Steve Frankland from discusses the problem (2nd August 2022)

The problem of abandoned boats is one that is growing across the UK and Europe. One of the main feeders into this problem is the buying of cheap project boats. These boats are often bought and end up dumped because they have no perceived value to the owners. In most cases the owners may not have the money to complete the project. Then they definitely don't have the money to scrap the boat through the correct channels. As the boat is left to rot it will begin to break down and harmful GRP microfibres will enter the surrounding environment. Also if boats end up sinking the bill to collect and dispose of them shoots up as dive teams are so costly to deploy. In this video Steve talks about the issue near some of the abandoned and soon to be abandoned boats in our local area of Gosport.

A twelve minute video explainer from Brighton University (22nd Sept 2021)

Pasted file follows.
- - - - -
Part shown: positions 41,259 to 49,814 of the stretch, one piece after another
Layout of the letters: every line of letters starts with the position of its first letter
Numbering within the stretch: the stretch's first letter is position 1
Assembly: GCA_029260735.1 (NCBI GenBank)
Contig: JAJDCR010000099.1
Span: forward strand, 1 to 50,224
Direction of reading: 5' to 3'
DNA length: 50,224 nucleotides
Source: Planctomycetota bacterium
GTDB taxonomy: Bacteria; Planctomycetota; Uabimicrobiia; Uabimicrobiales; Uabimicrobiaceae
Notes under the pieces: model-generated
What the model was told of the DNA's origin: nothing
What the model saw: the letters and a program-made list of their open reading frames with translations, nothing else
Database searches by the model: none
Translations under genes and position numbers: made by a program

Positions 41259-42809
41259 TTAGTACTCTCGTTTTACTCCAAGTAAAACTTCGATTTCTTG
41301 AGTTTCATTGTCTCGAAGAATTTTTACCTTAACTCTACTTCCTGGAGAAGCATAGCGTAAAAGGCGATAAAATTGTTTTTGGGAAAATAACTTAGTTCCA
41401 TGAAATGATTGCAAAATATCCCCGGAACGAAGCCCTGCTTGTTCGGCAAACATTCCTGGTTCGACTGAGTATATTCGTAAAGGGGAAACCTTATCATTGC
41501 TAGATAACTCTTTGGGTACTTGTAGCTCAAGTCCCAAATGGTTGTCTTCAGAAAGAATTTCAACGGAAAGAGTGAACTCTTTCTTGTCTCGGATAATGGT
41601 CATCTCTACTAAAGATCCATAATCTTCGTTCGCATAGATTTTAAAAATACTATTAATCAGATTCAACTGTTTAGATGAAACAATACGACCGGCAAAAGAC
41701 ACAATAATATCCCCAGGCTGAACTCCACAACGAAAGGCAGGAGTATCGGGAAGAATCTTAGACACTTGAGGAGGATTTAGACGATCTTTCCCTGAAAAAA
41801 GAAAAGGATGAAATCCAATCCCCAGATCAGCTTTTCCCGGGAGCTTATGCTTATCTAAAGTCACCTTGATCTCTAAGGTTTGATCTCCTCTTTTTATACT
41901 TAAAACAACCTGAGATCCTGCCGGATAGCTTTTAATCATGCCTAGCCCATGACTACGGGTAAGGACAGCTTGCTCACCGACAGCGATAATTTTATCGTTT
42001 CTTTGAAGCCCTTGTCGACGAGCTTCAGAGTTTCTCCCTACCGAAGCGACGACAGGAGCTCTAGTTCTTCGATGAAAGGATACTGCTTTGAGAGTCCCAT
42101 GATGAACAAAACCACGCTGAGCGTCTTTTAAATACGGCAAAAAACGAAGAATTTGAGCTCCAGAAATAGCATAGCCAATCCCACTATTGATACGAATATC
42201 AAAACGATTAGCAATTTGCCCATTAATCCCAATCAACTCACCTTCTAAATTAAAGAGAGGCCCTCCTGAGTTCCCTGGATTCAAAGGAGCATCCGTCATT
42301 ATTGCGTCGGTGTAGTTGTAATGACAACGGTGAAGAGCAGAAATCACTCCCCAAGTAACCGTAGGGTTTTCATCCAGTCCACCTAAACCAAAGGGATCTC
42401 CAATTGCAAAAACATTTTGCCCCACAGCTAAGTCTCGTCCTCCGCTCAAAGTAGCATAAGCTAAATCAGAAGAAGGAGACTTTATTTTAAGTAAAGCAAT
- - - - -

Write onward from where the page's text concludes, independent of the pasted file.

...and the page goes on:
The ocean is the final sink for most of the anthropogenic waste. Concern about accumulation of marine debris has increased in the past decades and scientists at the University of Brighton have recently uncovered a new emerging contaminant – FibreGlass reinforced plastic (FRP or GRP). One of the main challenges to dealing with this ever growing waste stream, has been related to the indestructible nature of GRP composites; add the number of fiberglass boats that were produced in large volumes back in the 70's and 80’s, and now reaching end-of-life, plus the lack of legislation around disposal and recycling! A perfect storm! The Centre for Aquatic Environments ( has co-funded the production of this video that highlights this emerging environmental issue.